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Veterans Unable to Reach VA Call Center

The pattern of callous disregard for our military veterans, particularly by the Obama administration, is beginning to look more and more like a campaign to demoralize our military. Whether deliberate or not, that’s certainly the net effect. “Use’em and lose’em” looks almost like our national policy toward those veterans who have found themselves homeless and in need of medical attention. This is a national disgrace, and something must be done about it.

Thousand of homeless veterans who tried to reach the Department of Veterans Affairs national call center seeking treatment or shelter were forced to leave messages on answering machines and never received a referral or medical services, a new report by an independent watchdog found.

According to a Thursday report by the VA Inspector General, more than 21,000 homeless veterans in fiscal year 2013 were not able to get through to a VA counselor, while more than 3,000 were not referred to a VA medical facility, despite providing all the necessary information.

The call center relied on answering machines, instead of counselors, and the VA Inspector General said it “could not account for a significant amount of the counselors’ time.”

“In fact, counselors spent significant amounts of time unavailable to answer calls during peak call periods,” the report states.

As a result, the VA Inspector General “identified 40,500 missed opportunities where the Call Center either did not refer the Homeless Veterans’ calls to medical facilities or it closed referrals without ensuring Homeless Veterans had received needed services from VA medical facilities.”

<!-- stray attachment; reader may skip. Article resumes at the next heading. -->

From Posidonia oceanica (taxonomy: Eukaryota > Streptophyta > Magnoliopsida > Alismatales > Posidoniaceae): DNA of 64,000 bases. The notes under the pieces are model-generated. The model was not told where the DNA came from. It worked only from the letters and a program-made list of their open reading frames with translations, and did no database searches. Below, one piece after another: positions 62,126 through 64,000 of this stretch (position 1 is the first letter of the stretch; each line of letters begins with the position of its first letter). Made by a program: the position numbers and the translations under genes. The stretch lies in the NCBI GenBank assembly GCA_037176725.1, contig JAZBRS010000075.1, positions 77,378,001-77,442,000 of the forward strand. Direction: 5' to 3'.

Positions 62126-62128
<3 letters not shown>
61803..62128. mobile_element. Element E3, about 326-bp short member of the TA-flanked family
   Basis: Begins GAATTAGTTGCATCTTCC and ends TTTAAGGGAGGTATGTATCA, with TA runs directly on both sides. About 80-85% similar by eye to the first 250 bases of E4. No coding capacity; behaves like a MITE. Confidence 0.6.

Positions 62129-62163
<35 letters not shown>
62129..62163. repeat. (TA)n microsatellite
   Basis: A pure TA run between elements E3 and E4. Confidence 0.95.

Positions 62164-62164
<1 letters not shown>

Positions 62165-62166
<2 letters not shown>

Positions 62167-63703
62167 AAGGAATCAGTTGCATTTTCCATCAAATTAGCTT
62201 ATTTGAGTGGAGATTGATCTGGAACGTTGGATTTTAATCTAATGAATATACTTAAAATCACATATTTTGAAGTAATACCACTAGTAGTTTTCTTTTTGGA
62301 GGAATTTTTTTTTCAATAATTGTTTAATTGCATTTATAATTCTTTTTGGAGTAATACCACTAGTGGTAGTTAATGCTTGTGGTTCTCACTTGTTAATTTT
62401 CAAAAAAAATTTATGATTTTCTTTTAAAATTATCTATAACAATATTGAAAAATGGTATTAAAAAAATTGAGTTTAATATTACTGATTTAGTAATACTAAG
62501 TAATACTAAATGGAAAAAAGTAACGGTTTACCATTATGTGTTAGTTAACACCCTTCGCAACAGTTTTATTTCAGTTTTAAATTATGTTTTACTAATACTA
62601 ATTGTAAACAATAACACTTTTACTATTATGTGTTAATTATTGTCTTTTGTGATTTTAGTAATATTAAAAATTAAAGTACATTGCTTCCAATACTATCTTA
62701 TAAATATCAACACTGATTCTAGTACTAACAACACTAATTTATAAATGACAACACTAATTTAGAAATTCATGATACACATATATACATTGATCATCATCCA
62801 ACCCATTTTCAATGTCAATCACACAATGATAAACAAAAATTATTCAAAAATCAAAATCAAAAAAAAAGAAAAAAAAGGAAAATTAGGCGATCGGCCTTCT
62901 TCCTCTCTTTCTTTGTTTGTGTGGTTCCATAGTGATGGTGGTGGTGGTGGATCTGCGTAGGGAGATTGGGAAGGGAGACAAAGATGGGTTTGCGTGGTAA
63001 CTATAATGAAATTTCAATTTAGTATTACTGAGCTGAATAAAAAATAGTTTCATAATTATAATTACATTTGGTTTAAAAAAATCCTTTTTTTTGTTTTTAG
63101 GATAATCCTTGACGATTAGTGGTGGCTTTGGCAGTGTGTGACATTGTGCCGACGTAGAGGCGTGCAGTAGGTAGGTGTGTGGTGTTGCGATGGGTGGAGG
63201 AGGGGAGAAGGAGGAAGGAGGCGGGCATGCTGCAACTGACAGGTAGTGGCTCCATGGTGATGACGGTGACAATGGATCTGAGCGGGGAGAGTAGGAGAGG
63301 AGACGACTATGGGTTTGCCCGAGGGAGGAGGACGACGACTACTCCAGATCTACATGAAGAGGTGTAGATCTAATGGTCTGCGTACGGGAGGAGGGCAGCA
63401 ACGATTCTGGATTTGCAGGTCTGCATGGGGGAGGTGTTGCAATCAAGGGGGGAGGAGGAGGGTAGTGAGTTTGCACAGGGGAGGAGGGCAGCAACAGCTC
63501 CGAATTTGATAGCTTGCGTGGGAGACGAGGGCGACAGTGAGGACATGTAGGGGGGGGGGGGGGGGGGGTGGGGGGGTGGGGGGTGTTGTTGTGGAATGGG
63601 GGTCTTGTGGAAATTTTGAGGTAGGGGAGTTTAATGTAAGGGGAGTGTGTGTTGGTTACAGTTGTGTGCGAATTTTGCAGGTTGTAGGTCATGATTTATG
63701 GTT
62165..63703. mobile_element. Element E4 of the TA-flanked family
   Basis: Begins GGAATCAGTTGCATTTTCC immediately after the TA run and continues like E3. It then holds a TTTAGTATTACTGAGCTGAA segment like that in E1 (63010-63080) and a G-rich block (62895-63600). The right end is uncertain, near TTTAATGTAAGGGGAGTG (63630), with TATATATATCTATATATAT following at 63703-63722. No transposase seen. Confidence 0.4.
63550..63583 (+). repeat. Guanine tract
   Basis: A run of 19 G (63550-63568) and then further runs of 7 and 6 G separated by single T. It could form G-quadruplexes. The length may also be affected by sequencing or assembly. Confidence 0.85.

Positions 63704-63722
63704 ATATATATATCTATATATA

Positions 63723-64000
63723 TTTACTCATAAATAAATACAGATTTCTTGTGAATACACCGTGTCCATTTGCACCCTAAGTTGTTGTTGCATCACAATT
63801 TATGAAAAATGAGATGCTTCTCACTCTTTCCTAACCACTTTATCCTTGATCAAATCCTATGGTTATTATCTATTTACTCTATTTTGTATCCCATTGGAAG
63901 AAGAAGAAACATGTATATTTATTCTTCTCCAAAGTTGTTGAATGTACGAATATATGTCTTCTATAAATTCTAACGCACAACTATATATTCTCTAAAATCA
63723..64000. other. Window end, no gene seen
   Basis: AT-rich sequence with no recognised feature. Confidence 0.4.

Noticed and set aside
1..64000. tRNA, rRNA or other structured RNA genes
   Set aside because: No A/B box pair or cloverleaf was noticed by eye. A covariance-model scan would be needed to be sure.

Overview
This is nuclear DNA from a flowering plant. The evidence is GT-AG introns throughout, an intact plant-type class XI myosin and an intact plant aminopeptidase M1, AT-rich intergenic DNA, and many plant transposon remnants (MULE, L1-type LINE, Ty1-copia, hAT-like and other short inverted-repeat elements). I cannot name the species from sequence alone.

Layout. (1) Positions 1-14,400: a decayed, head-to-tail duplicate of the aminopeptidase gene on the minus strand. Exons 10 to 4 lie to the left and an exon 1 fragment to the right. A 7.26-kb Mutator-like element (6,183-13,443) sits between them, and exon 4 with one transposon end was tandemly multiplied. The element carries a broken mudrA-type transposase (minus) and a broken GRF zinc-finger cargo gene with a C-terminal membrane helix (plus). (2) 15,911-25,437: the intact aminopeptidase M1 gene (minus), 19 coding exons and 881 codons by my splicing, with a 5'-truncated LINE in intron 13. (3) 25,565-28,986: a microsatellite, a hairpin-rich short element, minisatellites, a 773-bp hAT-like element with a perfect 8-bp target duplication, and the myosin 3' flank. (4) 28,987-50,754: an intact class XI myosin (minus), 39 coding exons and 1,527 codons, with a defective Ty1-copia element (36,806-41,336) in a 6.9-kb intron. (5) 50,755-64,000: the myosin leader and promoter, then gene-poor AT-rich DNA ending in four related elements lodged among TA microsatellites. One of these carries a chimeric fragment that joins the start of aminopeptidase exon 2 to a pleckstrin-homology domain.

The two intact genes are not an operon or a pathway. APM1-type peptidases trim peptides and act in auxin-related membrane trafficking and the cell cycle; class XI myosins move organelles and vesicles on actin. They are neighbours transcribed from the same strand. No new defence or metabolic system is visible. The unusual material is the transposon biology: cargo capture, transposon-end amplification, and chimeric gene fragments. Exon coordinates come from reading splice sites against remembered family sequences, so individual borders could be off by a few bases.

The CEO Concerned Veterans for America, Pete Hegseth, said in a statement to the Daily Caller News Foundation that the Obama administration has failed to deliver on its promises.

“Unfortunately, the failure of the first lady to make good on what I am sure was a well-intentioned goal to aid homeless veterans is part of a disturbingly long list of unfulfilled promises made by this administration to our nation’s veterans,” Hegseth said. ”This administration says the right things about wanting to make sure veterans receive the care and assistance they have earned, but even six years in, its actions have yet to match its words.”

Then-VA Secretary Eric Shinseki announced in 2009 an initiative to end veteran homelessness by 2015. The VA’s national call center was started in 2012 to refer homeless or at-risk veterans to shelters and VA hospitals.

The Department of Housing and Urban Development estimated in 2013 there were 58,000 homeless veterans in the United States, not including those who were at risk for homelessness.

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